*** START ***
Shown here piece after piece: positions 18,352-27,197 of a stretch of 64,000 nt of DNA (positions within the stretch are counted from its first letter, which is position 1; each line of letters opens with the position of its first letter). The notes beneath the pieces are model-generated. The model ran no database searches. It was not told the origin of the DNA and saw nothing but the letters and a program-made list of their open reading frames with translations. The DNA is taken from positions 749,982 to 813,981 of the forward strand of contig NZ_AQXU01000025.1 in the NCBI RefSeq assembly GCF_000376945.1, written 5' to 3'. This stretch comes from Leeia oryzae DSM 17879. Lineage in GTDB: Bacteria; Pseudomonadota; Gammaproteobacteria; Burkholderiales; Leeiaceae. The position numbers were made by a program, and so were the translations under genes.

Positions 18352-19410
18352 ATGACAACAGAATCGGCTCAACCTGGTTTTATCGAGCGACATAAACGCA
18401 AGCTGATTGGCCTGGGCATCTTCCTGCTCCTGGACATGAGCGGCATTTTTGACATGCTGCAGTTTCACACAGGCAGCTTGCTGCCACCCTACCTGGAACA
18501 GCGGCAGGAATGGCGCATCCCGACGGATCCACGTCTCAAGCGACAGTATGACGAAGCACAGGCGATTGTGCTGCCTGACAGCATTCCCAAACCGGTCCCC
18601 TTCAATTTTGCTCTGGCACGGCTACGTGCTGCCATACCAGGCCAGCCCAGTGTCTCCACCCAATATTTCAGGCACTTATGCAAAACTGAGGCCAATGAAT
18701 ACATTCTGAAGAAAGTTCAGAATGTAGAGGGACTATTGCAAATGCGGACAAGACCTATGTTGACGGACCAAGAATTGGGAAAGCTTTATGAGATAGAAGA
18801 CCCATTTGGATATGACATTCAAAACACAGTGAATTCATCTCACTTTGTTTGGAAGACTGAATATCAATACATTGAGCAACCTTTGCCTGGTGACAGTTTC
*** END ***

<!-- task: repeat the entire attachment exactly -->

Shown here piece after piece: positions 18,352-27,197 of a stretch of 64,000 nt of DNA (positions within the stretch are counted from its first letter, which is position 1; each line of letters opens with the position of its first letter). The notes beneath the pieces are model-generated. The model ran no database searches. It was not told the origin of the DNA and saw nothing but the letters and a program-made list of their open reading frames with translations. The DNA is taken from positions 749,982 to 813,981 of the forward strand of contig NZ_AQXU01000025.1 in the NCBI RefSeq assembly GCF_000376945.1, written 5' to 3'. This stretch comes from Leeia oryzae DSM 17879. Lineage in GTDB: Bacteria; Pseudomonadota; Gammaproteobacteria; Burkholderiales; Leeiaceae. The position numbers were made by a program, and so were the translations under genes.

Positions 18352-19410
18352 ATGACAACAGAATCGGCTCAACCTGGTTTTATCGAGCGACATAAACGCA
18401 AGCTGATTGGCCTGGGCATCTTCCTGCTCCTGGACATGAGCGGCATTTTTGACATGCTGCAGTTTCACACAGGCAGCTTGCTGCCACCCTACCTGGAACA
18501 GCGGCAGGAATGGCGCATCCCGACGGATCCACGTCTCAAGCGACAGTATGACGAAGCACAGGCGATTGTGCTGCCTGACAGCATTCCCAAACCGGTCCCC
18601 TTCAATTTTGCTCTGGCACGGCTACGTGCTGCCATACCAGGCCAGCCCAGTGTCTCCACCCAATATTTCAGGCACTTATGCAAAACTGAGGCCAATGAAT
18701 ACATTCTGAAGAAAGTTCAGAATGTAGAGGGACTATTGCAAATGCGGACAAGACCTATGTTGACGGACCAAGAATTGGGAAAGCTTTATGAGATAGAAGA
18801 CCCATTTGGATATGACATTCAAAACACAGTGAATTCATCTCACTTTGTTTGGAAGACTGAATATCAATACATTGAGCAACCTTTGCCTGGTGACAGTTTC